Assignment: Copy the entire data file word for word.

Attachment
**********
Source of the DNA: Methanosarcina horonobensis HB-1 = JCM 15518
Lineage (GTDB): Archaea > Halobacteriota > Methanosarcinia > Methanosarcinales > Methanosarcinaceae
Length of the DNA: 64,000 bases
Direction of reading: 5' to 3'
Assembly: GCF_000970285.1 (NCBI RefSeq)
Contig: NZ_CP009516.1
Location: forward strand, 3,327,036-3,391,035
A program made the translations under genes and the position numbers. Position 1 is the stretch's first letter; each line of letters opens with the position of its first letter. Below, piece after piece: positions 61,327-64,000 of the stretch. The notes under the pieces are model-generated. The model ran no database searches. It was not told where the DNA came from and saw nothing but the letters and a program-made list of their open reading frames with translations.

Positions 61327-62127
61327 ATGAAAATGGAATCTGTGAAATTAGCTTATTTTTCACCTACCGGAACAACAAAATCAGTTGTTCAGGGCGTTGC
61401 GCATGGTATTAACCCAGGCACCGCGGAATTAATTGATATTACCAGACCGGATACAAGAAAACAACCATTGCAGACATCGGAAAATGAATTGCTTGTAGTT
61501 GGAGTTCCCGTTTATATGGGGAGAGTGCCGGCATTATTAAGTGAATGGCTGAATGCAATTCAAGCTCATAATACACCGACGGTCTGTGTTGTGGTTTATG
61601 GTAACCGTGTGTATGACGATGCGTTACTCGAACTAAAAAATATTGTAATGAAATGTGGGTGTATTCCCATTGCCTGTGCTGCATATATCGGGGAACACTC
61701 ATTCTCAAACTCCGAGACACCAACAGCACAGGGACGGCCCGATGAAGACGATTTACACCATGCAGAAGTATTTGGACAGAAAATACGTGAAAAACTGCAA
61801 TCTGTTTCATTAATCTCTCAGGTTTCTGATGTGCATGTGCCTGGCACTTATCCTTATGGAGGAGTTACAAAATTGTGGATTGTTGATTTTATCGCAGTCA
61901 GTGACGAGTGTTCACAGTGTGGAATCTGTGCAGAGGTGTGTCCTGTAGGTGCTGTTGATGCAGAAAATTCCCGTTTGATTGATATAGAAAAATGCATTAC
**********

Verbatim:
Source of the DNA: Methanosarcina horonobensis HB-1 = JCM 15518
Lineage (GTDB): Archaea > Halobacteriota > Methanosarcinia > Methanosarcinales > Methanosarcinaceae
Length of the DNA: 64,000 bases
Direction of reading: 5' to 3'
Assembly: GCF_000970285.1 (NCBI RefSeq)
Contig: NZ_CP009516.1
Location: forward strand, 3,327,036-3,391,035
A program made the translations under genes and the position numbers. Position 1 is the stretch's first letter; each line of letters opens with the position of its first letter. Below, piece after piece: positions 61,327-64,000 of the stretch. The notes under the pieces are model-generated. The model ran no database searches. It was not told where the DNA came from and saw nothing but the letters and a program-made list of their open reading frames with translations.

Positions 61327-62127
61327 ATGAAAATGGAATCTGTGAAATTAGCTTATTTTTCACCTACCGGAACAACAAAATCAGTTGTTCAGGGCGTTGC
61401 GCATGGTATTAACCCAGGCACCGCGGAATTAATTGATATTACCAGACCGGATACAAGAAAACAACCATTGCAGACATCGGAAAATGAATTGCTTGTAGTT
61501 GGAGTTCCCGTTTATATGGGGAGAGTGCCGGCATTATTAAGTGAATGGCTGAATGCAATTCAAGCTCATAATACACCGACGGTCTGTGTTGTGGTTTATG
61601 GTAACCGTGTGTATGACGATGCGTTACTCGAACTAAAAAATATTGTAATGAAATGTGGGTGTATTCCCATTGCCTGTGCTGCATATATCGGGGAACACTC
61701 ATTCTCAAACTCCGAGACACCAACAGCACAGGGACGGCCCGATGAAGACGATTTACACCATGCAGAAGTATTTGGACAGAAAATACGTGAAAAACTGCAA
61801 TCTGTTTCATTAATCTCTCAGGTTTCTGATGTGCATGTGCCTGGCACTTATCCTTATGGAGGAGTTACAAAATTGTGGATTGTTGATTTTATCGCAGTCA
61901 GTGACGAGTGTTCACAGTGTGGAATCTGTGCAGAGGTGTGTCCTGTAGGTGCTGTTGATGCAGAAAATTCCCGTTTGATTGATATAGAAAAATGCATTAC